0:33:01.7 S2: Yes. Yeah, another good question. Another good question. And I have tried to do that throughout, okay, Nagrik when I started, we were incredibly unsuccessful. Okay, by the way, you have to get used to failure in this journey. We were marvellously unsuccessful, but even then, I quickly gave up chairmanship to the next person. Akshara Foundation, quickly realized when a wonderful person Ashok Kamath came saying I’ve had enough of the corporate sector, we sort of grabbed him and pulled him into Akshara Foundation. Poor fellow wanted to work with older people, older citizens. We said…

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0:33:40.2 S2: “You work with young children.” And we pulled him in, then he was so amazing. He became the next chairman. Similarly, in Pratham Books, always looking for the next team that will take it forward. Hand it over to Suzanne Singh who took it to the next level. So, I think you’re right. Founder sometimes get to attach to their creations, their institutions, and it never works. We have seen too much of that, so you’re right that there… When you talk to your partners whom you support, this question should be on the table. How is your succession planning going? Who are your next level of leaders? You’re right. That is very important for institutional sustainability. One charismatic founder is good for some time to draw in other people, but not enough for the institution to last. So, it is a common problem. It’s good to bring that conversation out when you have open talks without sounding, again, prescriptive. If you can ask this question, coming from the right place, I think it will really help the sector. So, thank you.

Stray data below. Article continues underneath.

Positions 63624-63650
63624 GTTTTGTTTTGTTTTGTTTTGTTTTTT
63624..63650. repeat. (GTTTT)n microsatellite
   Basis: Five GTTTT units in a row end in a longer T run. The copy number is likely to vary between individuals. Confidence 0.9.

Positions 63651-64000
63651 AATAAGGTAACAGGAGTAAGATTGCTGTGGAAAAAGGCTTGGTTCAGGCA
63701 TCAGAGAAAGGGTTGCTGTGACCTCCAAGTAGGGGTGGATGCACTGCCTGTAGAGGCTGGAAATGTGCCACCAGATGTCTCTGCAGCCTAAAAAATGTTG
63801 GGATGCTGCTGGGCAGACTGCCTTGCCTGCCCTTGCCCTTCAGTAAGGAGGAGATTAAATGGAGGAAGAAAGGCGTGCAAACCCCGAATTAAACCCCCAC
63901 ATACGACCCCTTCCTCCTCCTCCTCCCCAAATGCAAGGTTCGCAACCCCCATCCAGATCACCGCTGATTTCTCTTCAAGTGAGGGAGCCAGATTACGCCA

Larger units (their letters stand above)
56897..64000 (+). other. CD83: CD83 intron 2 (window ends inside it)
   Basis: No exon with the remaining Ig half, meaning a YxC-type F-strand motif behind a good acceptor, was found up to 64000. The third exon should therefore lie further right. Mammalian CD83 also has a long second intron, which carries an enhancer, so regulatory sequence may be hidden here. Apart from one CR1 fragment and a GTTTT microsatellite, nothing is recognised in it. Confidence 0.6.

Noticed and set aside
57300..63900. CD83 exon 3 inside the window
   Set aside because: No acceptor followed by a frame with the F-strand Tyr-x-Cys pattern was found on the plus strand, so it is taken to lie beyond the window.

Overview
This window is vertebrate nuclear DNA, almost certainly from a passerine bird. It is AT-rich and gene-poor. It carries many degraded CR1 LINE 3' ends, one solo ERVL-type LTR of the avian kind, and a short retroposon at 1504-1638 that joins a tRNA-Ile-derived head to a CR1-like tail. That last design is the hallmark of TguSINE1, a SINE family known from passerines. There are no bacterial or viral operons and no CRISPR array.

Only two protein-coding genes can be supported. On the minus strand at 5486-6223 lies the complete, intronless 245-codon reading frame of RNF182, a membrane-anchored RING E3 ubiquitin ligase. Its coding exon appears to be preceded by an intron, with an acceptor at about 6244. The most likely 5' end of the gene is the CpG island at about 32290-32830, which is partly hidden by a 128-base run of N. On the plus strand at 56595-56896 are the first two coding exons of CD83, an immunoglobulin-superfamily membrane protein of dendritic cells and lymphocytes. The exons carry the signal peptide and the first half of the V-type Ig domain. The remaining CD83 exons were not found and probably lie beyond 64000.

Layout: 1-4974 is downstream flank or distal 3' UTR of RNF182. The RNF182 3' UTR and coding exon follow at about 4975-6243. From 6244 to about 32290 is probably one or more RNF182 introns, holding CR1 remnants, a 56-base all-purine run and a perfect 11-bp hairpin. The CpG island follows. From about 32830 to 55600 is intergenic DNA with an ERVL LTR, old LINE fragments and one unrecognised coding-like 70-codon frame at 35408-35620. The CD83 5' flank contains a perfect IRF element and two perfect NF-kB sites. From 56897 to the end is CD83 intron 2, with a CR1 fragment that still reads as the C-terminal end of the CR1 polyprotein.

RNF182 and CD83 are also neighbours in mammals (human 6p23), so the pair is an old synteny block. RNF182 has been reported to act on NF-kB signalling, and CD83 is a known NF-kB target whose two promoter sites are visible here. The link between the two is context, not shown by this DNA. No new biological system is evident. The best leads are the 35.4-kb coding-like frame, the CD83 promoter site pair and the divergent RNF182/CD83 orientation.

0:34:49.2 S7: Thank you, Ms. Nilekani. And just a small input, Mr. Bhattacharya, you were talking about the transgenders being an important resource for our mission. I always believe that the transgenders are people, who have the cultural etiquettes of a woman and the strength of a man, so that’s the perfect combination of a well honed human being. So, I fully understand and support this cause that you have taken up and in the Calcutta chapter, I think we should discuss and take it forward. And we’ll keep you informed on this, Ms. Nilekani. Thank you so much.

0:35:32.5 S6: Thanks a lot for that.

0:35:34.1 S3: Thank you. I would now welcome Govind. Govind, would you like to ask a question?

0:35:40.5 S8: Yeah, Hi, Rohini. A question really around SVP and our own journey, Kolkata, and many other chapters. I’d love to get your insight. I’m picking up a lot of passion when you connect with an NGO. You talked about the concern, but not attachment. You talked about how you have to let yourself balanced after that one of the things we struggle with is most of our SVP partners tend to be in full-time jobs, and it’s very important… They want to be… They wanna give back. They wanna do things, but it’s a struggle to get the time to do it. In a situation like that, I think, would love to get your insights on how you worked with others who may be having other things to do, but where you brought them into the ecosystem and what’s… Any suggestions you might have of all of us spending our time in the best way possible to understand an NGO’s journey, understand the passion there, understand, because I think we don’t want to be armchair advisors. We want to be actually implementers at the ground level. How do we do that? And I would love to get any insights from you.

0:36:42.6 S2: Again, it really depends on how much time you’re willing to commit, but in a predictable manner. You can’t come in and out saying.